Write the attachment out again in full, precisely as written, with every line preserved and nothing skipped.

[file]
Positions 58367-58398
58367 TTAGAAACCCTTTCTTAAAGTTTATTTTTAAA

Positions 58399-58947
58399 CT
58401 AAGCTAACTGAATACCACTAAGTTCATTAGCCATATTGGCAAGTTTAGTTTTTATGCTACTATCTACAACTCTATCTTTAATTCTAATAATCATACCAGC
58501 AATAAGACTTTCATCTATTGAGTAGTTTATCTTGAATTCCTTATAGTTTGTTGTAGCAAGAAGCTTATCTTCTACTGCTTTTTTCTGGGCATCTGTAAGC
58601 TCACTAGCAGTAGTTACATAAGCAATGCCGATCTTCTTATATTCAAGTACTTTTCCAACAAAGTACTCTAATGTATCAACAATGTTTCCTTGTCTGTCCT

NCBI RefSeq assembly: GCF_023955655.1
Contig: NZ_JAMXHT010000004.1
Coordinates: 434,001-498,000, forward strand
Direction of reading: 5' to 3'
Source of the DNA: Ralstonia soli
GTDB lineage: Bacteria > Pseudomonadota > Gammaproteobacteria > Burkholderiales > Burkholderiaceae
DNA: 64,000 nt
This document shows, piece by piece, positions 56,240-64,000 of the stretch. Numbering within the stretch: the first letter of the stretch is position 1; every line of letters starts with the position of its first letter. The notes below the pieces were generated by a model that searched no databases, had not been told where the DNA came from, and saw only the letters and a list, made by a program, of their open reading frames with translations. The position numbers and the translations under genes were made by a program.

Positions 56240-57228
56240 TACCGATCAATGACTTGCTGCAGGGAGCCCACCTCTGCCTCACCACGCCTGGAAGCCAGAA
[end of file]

Positions 58367-58398
58367 TTAGAAACCCTTTCTTAAAGTTTATTTTTAAA

Positions 58399-58947
58399 CT
58401 AAGCTAACTGAATACCACTAAGTTCATTAGCCATATTGGCAAGTTTAGTTTTTATGCTACTATCTACAACTCTATCTTTAATTCTAATAATCATACCAGC
58501 AATAAGACTTTCATCTATTGAGTAGTTTATCTTGAATTCCTTATAGTTTGTTGTAGCAAGAAGCTTATCTTCTACTGCTTTTTTCTGGGCATCTGTAAGC
58601 TCACTAGCAGTAGTTACATAAGCAATGCCGATCTTCTTATATTCAAGTACTTTTCCAACAAAGTACTCTAATGTATCAACAATGTTTCCTTGTCTGTCCT

NCBI RefSeq assembly: GCF_023955655.1
Contig: NZ_JAMXHT010000004.1
Coordinates: 434,001-498,000, forward strand
Direction of reading: 5' to 3'
Source of the DNA: Ralstonia soli
GTDB lineage: Bacteria > Pseudomonadota > Gammaproteobacteria > Burkholderiales > Burkholderiaceae
DNA: 64,000 nt
This document shows, piece by piece, positions 56,240-64,000 of the stretch. Numbering within the stretch: the first letter of the stretch is position 1; every line of letters starts with the position of its first letter. The notes below the pieces were generated by a model that searched no databases, had not been told where the DNA came from, and saw only the letters and a list, made by a program, of their open reading frames with translations. The position numbers and the translations under genes were made by a program.

Positions 56240-57228
56240 TACCGATCAATGACTTGCTGCAGGGAGCCCACCTCTGCCTCACCACGCCTGGAAGCCAGAA